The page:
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Raised Platelets (Thrombocytosis)

Investigation and Referral Guidance

 

Refer through Choose and Book if:

1)         Platelet count > 500 x 109/l persisting for > 6 months

and

There is no reactive cause

and

Iron stores are normal .

Or

2)         Platelet count > 450 x 109/l

  and

      There is other evidence of a myeloproliferative disorder

 

Intermediate and difficult cases may be referred for advice through choose and book.

 

Secondary (reactive) thrombocytosis is common

Causes include:

  • Infection
  • Inflammation
  • Iron deficiency
  • Tissue damage (eg recent surgery, injury)
  • Haemolysis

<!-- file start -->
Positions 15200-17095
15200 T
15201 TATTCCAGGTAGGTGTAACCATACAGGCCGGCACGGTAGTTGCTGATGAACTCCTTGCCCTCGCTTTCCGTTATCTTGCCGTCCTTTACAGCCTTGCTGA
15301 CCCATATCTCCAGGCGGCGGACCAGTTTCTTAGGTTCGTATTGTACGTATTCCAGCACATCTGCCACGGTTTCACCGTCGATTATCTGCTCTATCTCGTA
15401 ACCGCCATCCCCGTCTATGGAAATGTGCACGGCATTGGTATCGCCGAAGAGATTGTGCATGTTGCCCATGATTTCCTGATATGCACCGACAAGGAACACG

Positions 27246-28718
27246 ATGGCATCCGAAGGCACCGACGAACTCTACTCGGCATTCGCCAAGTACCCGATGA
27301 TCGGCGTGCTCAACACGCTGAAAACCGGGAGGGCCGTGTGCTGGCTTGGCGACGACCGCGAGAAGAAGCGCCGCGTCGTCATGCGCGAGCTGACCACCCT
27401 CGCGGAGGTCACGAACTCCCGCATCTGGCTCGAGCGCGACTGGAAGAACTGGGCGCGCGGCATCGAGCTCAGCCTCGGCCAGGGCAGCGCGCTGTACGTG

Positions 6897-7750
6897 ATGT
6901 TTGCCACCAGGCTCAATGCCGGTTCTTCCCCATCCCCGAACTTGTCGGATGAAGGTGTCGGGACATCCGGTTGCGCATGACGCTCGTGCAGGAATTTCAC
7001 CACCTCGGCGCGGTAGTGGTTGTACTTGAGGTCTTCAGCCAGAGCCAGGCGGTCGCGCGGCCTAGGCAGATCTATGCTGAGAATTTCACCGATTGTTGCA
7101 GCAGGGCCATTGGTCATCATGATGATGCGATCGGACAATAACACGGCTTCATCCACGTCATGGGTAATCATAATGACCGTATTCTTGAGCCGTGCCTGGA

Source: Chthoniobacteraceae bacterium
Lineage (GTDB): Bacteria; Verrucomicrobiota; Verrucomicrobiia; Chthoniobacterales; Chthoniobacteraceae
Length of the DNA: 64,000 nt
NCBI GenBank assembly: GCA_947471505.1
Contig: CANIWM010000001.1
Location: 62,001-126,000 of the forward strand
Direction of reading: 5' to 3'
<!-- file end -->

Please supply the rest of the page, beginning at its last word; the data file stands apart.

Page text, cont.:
• Severe exercise
  • Malignancy (and rebound after chemotherapy)
  • Hyposplenism (splenectomy, coeliac disease)
  • and other causes of an acute phase response. These are usually, but not always, characterized by an elevated C-reactive protein.

 

Primary (myeloproliferative) essential thrombocytosis’ is rare and is suggested by:

  • Splenomegaly
  • Thromboembolism
  • Raised red cell count (+/-  hypochromic indices suggesting iron deficient polycythaemia)
  • Unexplained neutrophil leucocytosis

Patients are at risk of both thrombosis and of haemorrhage.


Recommended initial examination and tests:

History and examination to distinguish potential primary and secondary causes

FBC and blood film

CRP

Ferritin

Urate
 

Initial management

The management of secondary thrombocytosis is the management of the underlying disorder.

Correct and investigate iron deficiency.

Beware iron deficient polycythaemia.